The sphenoid bone, part 1
A bone can be influenced by any bone that articulates with it. For example, the scapula is influenced in its alignment and articulations by the humerus. Taking this a step further, the humerus is influenced in its alignment and articulations by the ulna and the radius. Which means that the scapula can be influenced by the ulnar and the radial position because of how they affect the humerus. This gets complicated and a systemic dysfunction could be mapped out by following the misalignment of one bone. Yet, many of these bones only articulate with one or two other bones. They are in a constant tug a war trying to find balance in the joints they help to create.
The sphenoid is unusual in that it articulates directly, or is attached to through ligaments, a substantial number of bones. The sphenoid will affect all of these bones, and all of these bones will affect the sphenoid. The sphenoid sits in the cranial base and is one of 7 bones in the eye orbit.
Following is a list of bones it articulates with and the joints it helps to create.
Occiput bone Sphenobasilar joint
Frontal bone Sphenofrontal suture
Temporal bones Sphenosquamosal sutures
Parietal bones Sphenoparietal sutures
Ethmoid bone Sphenoethmoid suture
Vomer bone Sphenovomerine suture
Zygomatic bones Sphenomalar sutures
Palatine bones Sphenopalatine sutures
Maxillary bones Sphenomaxillary sutures
It is important to note that the sphenomaxillary sutures do not exist in all people. Some people have this articulation and some do not. In addition to articulations with all of these bones, the sphenoid bone may also be affected by or affect the mandible. This is due to the sphenomandibular ligament, which attaches to both bones, and to the lateral and medial pterygoid muscles. Both the lateral and medial pterygoid muscles have originations on the lateral pterygoid plate of the sphenoid bone, and insertions on the mandible.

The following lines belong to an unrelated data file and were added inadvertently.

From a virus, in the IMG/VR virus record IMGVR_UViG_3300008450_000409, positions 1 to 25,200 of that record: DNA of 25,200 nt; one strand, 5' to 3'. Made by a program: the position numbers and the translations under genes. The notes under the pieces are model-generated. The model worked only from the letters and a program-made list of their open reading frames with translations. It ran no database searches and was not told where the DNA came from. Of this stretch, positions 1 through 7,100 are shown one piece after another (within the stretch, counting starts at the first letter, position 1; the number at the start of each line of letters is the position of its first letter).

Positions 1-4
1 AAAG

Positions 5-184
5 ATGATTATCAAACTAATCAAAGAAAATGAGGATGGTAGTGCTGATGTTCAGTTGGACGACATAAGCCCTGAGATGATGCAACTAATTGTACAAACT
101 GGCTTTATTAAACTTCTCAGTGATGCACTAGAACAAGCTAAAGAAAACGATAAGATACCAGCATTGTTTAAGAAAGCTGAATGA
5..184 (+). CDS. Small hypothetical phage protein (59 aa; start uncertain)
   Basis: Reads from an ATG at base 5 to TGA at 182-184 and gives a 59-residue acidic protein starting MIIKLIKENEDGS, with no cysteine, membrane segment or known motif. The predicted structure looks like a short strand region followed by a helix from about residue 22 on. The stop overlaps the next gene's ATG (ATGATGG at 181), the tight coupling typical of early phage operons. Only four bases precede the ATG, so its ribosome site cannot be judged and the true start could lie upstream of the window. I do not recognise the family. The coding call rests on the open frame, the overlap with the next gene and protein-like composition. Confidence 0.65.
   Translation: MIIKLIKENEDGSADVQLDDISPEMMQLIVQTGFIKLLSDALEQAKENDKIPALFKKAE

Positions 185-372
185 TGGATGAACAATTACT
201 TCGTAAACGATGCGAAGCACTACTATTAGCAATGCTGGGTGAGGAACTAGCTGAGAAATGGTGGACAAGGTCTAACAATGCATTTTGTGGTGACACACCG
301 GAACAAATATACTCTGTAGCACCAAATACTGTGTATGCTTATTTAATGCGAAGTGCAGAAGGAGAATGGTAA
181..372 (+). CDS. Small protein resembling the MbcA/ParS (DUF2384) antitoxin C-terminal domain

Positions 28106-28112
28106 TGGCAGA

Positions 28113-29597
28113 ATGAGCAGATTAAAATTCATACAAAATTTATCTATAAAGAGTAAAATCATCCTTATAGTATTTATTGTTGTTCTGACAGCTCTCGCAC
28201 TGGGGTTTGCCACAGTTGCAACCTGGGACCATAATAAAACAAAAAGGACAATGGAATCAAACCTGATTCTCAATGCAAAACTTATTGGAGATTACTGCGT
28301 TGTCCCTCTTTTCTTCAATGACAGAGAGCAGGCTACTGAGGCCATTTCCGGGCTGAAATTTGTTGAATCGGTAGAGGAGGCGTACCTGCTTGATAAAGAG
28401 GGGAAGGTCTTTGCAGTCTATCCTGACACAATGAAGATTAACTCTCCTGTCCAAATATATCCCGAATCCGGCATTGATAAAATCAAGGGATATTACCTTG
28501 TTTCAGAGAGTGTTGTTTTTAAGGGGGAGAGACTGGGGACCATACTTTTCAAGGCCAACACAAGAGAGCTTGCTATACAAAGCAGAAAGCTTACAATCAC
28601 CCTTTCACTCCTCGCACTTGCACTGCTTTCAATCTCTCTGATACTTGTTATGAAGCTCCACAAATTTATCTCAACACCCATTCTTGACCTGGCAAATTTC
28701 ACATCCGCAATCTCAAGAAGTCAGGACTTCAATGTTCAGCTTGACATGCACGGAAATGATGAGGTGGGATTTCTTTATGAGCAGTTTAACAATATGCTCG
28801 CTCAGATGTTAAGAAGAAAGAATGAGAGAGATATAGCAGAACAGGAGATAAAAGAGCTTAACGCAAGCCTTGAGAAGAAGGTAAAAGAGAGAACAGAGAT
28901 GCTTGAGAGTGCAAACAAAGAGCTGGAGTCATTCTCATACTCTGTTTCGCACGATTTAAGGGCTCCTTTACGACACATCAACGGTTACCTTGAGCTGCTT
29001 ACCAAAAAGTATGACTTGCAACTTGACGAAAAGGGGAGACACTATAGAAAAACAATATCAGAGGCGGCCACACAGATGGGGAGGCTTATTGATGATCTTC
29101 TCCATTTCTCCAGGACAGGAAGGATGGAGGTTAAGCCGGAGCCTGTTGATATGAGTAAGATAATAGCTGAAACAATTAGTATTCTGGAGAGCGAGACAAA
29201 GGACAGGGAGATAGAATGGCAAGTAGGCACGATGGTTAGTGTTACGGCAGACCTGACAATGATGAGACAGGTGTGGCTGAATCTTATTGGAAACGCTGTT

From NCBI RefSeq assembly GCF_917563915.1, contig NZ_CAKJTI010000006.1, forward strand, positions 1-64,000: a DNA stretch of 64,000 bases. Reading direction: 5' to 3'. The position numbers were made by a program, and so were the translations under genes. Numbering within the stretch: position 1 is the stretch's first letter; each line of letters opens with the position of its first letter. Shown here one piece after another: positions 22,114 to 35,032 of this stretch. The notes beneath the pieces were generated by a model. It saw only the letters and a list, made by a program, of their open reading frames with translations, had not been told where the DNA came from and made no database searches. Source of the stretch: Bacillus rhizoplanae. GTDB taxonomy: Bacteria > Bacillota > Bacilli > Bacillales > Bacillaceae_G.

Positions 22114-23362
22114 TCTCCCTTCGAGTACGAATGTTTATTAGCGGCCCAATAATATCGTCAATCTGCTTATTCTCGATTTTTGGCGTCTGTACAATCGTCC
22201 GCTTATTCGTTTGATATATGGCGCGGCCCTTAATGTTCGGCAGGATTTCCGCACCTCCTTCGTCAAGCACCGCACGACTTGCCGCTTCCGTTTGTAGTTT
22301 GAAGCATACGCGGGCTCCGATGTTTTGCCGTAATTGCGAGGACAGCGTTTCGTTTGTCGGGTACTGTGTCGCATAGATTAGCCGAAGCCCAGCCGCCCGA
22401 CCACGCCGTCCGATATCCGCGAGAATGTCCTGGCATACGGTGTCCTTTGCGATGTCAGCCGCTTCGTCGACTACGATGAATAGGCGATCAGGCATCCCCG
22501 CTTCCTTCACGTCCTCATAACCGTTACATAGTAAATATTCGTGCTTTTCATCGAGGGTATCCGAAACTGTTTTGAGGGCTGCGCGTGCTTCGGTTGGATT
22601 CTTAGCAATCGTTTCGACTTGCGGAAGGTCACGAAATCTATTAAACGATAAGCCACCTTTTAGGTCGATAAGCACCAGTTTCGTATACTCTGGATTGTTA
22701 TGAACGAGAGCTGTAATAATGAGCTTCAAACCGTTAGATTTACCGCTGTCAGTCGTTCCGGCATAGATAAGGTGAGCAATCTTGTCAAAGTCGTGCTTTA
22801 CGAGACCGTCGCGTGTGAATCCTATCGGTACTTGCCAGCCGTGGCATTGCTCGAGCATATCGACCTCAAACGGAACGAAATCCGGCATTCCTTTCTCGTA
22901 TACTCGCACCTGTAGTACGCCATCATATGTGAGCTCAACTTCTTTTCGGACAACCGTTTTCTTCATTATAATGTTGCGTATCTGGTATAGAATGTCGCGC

In addition to the bones that can affect or will be affected by the sphenoid, within the sella turcica of the sphenoid bone sits the pituitary. This means that a shift in the alignment of the sphenoid, which, as we have seen, is affected by the alignment of many other bones, can cause problems in the communication between the pituitary and the hypothalamus.
A quick review: The pituitary is called the master gland. It sends out messages to all components of the endocrine system to produce or stop producing a variety of hormones. However, the pituitary takes its instruction from the hypothalamus, which regularly monitors the hormone levels in the bloodstream. The pituitary and hypothalamus communicate through the hypophyseal stalk (also called the infundibulum stalk), a bridge traveling between the two. In other words, the hypophyseal stalk travels from the hypothalamus within the brain to the pituitary gland, which sits in the sella turcica of the sphenoid bone.
In part 2 of this article, we will track what can shift the sphenoid and the possibilities for what is affected by said shift. For now, it is amazing to think that this one bone can affect and be affected by so many other structures.